## Appendix A

void rot (int n, int* x, int* y, int rx, int ry){ |

if (ry == 0){ |

if (rx == 1){ |

*x = n − 1 − *x; |

*y = n − 1 − *y; |

} |

int t = *x; |

*x = *y; |

*y = t; |

} |

} |

void d2xy (int n, int d, int* x, int* y){ |

int rx, ry, s, t = d; |

*x = *y = 0; |

for (s = 1; s < n; s *= 2){ |

rx = 1 & (t / 2); |

ry = 1 & (t ^ rx); |

rot(s, x, y, rx, ry); |

*x += s * rx; |

*y += s * ry; |

t /= 4; |

} |

} |

unsigned int moveR(int n, unsigned code) { |

if (code % 2 == 0) |

return (code + 1); |

n -= 2; |

for (int i = 4; i < n; i = i * 4) { |

if ((code & i) == 0) |

return code & n|i; |

n −= i; |

} |

return 0; |

} |

Function 2: encode: |

Input: longitude, Latitude, Height, Layer Output: GeoSOT-3D Code $\begin{array}{l}\hspace{1em}1:\mathrm{struct}Code\{\\ \hspace{1em}\hspace{1em}\hspace{1em}\hspace{1em}\mathrm{unsigned}\mathrm{int}\mathrm{degree}:10;\\ \hspace{1em}\hspace{1em}\hspace{1em}\hspace{1em}\mathrm{unsigned}\mathrm{int}\mathrm{minute}:6;\\ \hspace{1em}\hspace{1em}\hspace{1em}\hspace{1em}\mathrm{unsigned}\mathrm{int}\mathrm{second}:16;\\ \hspace{1em}\hspace{1em}\};\\ \hspace{1em}2:Cod{e}_{Lon}\leftarrow Longitude\left(degree,minute,second\right)\\ \hspace{1em}3:Cod{e}_{Lat}\leftarrow Latitude\left(degree,minute,second\right)\\ \hspace{1em}4:Cod{e}_{Hei}\leftarrow Height\\ \hspace{1em}5:Cod{e}_{i}(32-layer)(32-layer)\\ \hspace{1em}6:forj=0tolayer\\ \hspace{1em}7:\hspace{1em}\hspace{1em}GeoSOT-3DCode\leftarrow Cod{e}_{i}[j]\\ \hspace{1em}8:endfor\end{array}$ |

Function 3: decode: |

Input: GeoSOT-3D Code Output: longitude, Latitude, Height, Layer $\begin{array}{l}1:[Cod{e}_{lon},Cod{e}_{Lat},Cod{e}_{Hei}]\leftarrow GeoSOTCode\\ 2:Latitude\left(degree,minute,second\right)\leftarrow Cod{e}_{Lat}\\ 3:Longitude\left(degree,minute,second\right)\leftarrow Cod{e}_{Lon}\\ 4:Height\leftarrow Cod{e}_{Hei}\end{array}$ |

Function 4: vector + |

Input: GeoSOT-3D Code1, GeoSOT-3D Code2 Output: GeoSOT-3D Code $\begin{array}{l}//\mathrm{two}\mathrm{binary}{\mathrm{numbers}}^{\prime}\mathrm{bits}\mathrm{are}\mathrm{equal}\mathrm{to}\mathrm{Code}\\ 1:GeoSOT-3DCode=(Cod{e}_{1}|0b101010...10+Cod{e}_{2})0b010101...01\end{array}$ |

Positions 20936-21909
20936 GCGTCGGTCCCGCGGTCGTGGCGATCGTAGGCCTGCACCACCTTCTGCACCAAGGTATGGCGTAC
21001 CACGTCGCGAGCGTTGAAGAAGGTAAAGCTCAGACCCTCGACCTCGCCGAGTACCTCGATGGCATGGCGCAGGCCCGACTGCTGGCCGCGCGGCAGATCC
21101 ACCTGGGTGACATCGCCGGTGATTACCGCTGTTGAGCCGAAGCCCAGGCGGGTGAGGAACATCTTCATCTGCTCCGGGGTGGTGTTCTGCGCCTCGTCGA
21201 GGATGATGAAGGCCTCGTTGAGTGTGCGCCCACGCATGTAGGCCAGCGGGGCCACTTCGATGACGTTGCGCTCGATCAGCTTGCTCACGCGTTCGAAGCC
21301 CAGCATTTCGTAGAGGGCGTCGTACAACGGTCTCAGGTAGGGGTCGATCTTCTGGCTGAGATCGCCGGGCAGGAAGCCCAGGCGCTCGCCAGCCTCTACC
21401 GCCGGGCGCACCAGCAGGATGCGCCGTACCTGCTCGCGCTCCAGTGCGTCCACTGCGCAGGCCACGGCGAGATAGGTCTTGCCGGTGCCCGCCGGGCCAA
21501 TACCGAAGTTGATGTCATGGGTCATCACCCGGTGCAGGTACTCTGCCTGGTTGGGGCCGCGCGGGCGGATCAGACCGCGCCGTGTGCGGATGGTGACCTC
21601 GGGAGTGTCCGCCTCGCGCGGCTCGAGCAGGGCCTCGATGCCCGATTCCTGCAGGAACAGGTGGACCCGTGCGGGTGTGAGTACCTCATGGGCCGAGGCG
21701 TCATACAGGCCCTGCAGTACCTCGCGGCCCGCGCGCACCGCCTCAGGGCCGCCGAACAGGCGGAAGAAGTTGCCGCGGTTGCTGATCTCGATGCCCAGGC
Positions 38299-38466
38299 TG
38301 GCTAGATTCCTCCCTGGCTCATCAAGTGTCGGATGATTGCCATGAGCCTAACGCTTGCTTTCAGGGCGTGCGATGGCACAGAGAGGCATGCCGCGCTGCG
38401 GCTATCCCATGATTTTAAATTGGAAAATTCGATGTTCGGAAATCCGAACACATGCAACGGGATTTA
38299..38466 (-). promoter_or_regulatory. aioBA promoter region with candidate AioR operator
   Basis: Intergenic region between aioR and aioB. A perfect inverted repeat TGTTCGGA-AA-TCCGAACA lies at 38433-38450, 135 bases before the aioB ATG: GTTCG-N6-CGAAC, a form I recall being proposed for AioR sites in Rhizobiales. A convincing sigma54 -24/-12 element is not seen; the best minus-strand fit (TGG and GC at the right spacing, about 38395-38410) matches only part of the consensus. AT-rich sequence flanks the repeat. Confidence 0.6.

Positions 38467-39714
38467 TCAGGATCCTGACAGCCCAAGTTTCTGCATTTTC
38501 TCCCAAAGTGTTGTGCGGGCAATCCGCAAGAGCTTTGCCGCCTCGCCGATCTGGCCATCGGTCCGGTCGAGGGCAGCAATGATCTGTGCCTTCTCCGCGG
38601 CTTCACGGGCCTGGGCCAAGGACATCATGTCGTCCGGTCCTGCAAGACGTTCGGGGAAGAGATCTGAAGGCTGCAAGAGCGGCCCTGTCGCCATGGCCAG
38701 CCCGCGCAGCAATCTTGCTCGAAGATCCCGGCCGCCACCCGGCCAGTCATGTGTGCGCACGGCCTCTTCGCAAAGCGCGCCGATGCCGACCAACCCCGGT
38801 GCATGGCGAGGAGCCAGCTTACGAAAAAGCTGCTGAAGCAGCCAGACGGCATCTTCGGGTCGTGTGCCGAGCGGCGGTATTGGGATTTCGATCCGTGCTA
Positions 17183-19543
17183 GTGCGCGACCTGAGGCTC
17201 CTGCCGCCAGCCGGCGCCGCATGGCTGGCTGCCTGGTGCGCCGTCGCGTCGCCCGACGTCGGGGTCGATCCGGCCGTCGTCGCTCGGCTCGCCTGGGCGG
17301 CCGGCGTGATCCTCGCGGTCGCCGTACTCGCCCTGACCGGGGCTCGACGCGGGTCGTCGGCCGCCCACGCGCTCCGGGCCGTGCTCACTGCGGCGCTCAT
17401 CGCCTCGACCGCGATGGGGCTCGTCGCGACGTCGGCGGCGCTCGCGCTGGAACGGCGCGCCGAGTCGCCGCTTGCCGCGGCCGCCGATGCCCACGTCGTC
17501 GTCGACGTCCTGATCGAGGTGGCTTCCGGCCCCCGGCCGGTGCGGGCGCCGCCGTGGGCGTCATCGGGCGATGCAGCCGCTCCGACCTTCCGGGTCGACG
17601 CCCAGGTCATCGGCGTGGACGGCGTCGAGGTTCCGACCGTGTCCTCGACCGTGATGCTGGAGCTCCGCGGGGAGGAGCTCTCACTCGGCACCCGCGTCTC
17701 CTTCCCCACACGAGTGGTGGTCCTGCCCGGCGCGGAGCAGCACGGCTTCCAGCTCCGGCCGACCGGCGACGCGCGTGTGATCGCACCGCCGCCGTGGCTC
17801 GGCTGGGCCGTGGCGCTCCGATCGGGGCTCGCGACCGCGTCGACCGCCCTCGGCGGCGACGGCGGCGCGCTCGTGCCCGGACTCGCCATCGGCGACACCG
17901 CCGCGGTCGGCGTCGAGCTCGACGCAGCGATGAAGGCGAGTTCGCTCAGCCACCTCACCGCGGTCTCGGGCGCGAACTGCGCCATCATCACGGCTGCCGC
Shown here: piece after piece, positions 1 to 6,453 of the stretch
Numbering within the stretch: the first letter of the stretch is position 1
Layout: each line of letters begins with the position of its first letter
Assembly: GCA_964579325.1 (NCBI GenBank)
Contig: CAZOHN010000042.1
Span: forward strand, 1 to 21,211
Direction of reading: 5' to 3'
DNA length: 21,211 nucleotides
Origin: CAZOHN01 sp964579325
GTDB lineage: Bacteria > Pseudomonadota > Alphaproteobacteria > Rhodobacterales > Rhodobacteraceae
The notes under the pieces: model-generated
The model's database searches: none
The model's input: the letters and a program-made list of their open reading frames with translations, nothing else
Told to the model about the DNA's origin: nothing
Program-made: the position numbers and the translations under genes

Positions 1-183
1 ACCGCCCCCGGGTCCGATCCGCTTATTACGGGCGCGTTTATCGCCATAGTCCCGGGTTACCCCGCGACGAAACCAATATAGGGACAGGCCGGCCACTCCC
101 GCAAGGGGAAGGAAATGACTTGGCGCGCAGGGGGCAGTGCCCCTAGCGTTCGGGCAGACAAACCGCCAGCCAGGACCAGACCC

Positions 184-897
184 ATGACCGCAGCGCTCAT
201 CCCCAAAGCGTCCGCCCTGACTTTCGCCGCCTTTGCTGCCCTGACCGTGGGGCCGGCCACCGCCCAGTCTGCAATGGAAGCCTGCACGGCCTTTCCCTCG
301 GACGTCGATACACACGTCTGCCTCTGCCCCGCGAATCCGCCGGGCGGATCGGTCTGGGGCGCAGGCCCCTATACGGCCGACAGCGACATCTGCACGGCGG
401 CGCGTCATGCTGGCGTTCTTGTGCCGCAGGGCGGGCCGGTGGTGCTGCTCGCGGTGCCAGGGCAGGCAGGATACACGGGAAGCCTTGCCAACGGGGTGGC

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**Figure 1.**From the planet Earth to digital discrete Earth: (

**a**) planet Earth; (

**b**) digital discrete Earth.

**Figure 2.**GeoSOT-3D model: (

**a**) GeoSOT subdivision; (

**b**) GeoSOT-3D subdivision; (

**c**) Z-order filling curve.

**Figure 8.**Spatial orientation. (

**a**) shows the definition of the relative orientation of the grid. (

**b**) shows the definition of the absolute orientation of the grid.

**Figure 10.**Spatial calculation: (

**a**) neighboring directions; (

**b**) geometry meaning graph for parent grid operation (in 2D).

**Figure 12.**Spatial topological relationship between grids. (

**a**) Correspondence with DE-9IM; (

**b**) spatial topological relationship between grids (3D).

**Figure 18.**Experiments of overlay: layer (

**a**) and layer (

**b**) are the layers to be overlaid that have only one area object; layer (

**c**) is the result of the overlay. The pink and green areas are the original areas. The purple area is the overlaid area.

**Figure 19.**Experiments of overlay: layer (

**a**) is a layer with multiple area objects. We moved (

**a**) along the x-axis and formed a new layer, which was overlaid with the old layer (

**a**). Layer (

**b**) is the result of the overlay.

Method | First | Second | Third | Average |
---|---|---|---|---|

Convert Hilbert curve to (x,y)(ms) | 179 | 182 | 181 | 180 |

Displacement calculation under Z-order(ms) | 11 | 12 | 10 | 11 |

Method | First | Second | Third | Average |
---|---|---|---|---|

algebraic operation (ms) | 175 | 182 | 183 | 180 |

Weiler–Atherton algorithm (ms) | 232 | 237 | 243 | 237 |

Method | First | Second | Third | Average |
---|---|---|---|---|

algebraic operation (ms) | 752 | 753 | 748 | 751 |

Weiler–Atherton algorithm (ms) | 4807 | 4910 | 4781 | 4836 |

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## Share and Cite

**MDPI and ACS Style**

Hou, K.; Cheng, C.; Chen, B.; Zhang, C.; He, L.; Meng, L.; Li, S. A Set of Integral Grid-Coding Algebraic Operations Based on GeoSOT-3D. *ISPRS Int. J. Geo-Inf.* **2021**, *10*, 489.
https://doi.org/10.3390/ijgi10070489

**AMA Style**

Hou K, Cheng C, Chen B, Zhang C, He L, Meng L, Li S. A Set of Integral Grid-Coding Algebraic Operations Based on GeoSOT-3D. *ISPRS International Journal of Geo-Information*. 2021; 10(7):489.
https://doi.org/10.3390/ijgi10070489

**Chicago/Turabian Style**

Hou, Kaihua, Chengqi Cheng, Bo Chen, Chi Zhang, Liesong He, Li Meng, and Shuang Li. 2021. "A Set of Integral Grid-Coding Algebraic Operations Based on GeoSOT-3D" *ISPRS International Journal of Geo-Information* 10, no. 7: 489.
https://doi.org/10.3390/ijgi10070489